A healthy pig starts with a healthy sow and the most critical period in the life of a pig is from birth to weaning. Once a piglet is born, it has basic needs that need to be considered.

A good environment

Piglets must arrive in a clean, sanitised farrowing facility which is free from disease causing organisms. The temperature must be regulated and suitable for their survival. Young pigs are unable to adequately regulate their body temperature and hence it is imperative that a creep area is provided for them that is warm enough (temperature of 33 to 38°C). It is important to provide protection for weak piglets against crushing by designing the farrowing pen in such a way that the sow does not lie on the piglets.

The creep area should be warm enough, sanitised and free from bacteria that can cause diseases. (Source: Pixaby)

Adequate and regular nutrition

Good nutrition is important for a piglet’s growth and health. It is cardinal that newborn piglets receive colostrum as soon as possible after birth as it contains immunoglobulins. These transfer immunity from the mother to the newborn piglet and helps it fight off infections. If a sow has more piglets than teats, move the extra piglets to another that has fewer piglets but those born within few days of each other so that all the piglets have access to the milk.

The sow’s milk does not contain enough iron, therefore it is necessary to inject the piglets with about 150  to 200 mg of iron 2 to 3 days after birth. If this is not done, an iron deficiency could occur resulting in anaemia, poor appetite, and consequently poor growth.

Creep ration must be introduced around week three after birth for maximum gain through to weaning. The creep ration must be of high quality and always fresh to encourage feeding. Ensure to feed small amounts at intervals. Piglets will not eat the feed that has over-stayed and has become stale.

It is important that newborn piglets receive colostrum which contains immunoglobulins and transfers immunity from the mother to the newborn piglet and helps fight infections. (Source: Pixaby)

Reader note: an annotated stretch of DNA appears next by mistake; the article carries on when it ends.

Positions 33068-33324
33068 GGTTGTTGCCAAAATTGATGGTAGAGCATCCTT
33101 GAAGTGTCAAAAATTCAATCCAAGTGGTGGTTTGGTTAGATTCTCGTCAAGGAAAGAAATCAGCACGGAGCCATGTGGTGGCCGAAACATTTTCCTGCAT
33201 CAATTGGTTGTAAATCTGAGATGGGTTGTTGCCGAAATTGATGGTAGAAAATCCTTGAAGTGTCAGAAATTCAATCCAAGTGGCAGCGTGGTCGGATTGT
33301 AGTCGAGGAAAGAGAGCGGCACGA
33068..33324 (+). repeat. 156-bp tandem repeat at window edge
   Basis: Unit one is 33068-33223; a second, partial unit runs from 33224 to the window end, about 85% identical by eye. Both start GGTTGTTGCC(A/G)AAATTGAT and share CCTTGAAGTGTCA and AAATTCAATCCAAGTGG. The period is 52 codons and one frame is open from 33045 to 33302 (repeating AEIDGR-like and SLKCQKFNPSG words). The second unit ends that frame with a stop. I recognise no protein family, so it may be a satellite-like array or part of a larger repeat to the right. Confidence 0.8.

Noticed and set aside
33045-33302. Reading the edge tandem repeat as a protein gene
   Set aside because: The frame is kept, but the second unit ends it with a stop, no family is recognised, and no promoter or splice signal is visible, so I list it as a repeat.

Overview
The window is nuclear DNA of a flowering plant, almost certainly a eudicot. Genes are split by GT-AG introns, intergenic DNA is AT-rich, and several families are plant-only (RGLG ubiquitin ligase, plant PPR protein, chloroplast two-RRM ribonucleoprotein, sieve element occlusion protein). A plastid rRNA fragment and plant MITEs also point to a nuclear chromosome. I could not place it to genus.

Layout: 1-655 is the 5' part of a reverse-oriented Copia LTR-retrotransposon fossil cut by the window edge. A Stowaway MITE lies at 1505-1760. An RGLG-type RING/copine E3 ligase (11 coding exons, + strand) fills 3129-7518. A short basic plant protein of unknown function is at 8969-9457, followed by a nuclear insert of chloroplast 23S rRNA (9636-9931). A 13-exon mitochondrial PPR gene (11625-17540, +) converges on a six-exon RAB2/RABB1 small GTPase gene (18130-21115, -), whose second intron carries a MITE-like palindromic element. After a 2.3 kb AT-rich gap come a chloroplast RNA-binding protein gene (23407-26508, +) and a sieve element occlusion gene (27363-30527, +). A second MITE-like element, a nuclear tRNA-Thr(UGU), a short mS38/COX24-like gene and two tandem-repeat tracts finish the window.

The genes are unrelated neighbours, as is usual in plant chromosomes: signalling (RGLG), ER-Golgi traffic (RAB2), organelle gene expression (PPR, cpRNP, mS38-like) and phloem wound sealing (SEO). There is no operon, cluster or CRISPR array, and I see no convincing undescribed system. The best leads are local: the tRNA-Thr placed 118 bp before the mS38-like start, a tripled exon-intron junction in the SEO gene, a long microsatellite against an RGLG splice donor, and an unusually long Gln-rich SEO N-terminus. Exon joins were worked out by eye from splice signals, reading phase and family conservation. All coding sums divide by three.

The high-quality feed accelerates the development of the digestive system of the piglet, thereby enhancing digestive processes. A high-quality creep feed must be rich in milk and animal by-products which are highly digestible. Creep diets help the piglets to become accustomed to feed and prepares them for the post-weaning diet.

A weaner diet is fed from around seven to ten weeks. It is important to gradually transition to a weaner diet from creep. A transition period of five to seven days is recommended. The first days after weaning are usually associated with low feed intake which could result in weight loss, hence the need to gradually transition between the two diets.

Weaner diets are lower in milk and animal by-products. Weaner diets are formulated to meet the requirements for a specific body weight. Categorise piglets into light, medium and heavyweight if large variations occur, and adjust feed intake and nutrient requirement per category. This will help reduce the variation and save costs on creep and weaner feed.

Develop a feeding programme that will be either based on age or weight of the piglets to reduce the variations and improve growth. A feeding programme must take into account the number of dietary changes for piglets.

For more information, contact the Novatek Technical Team or visit https://novatekfeeds.com/.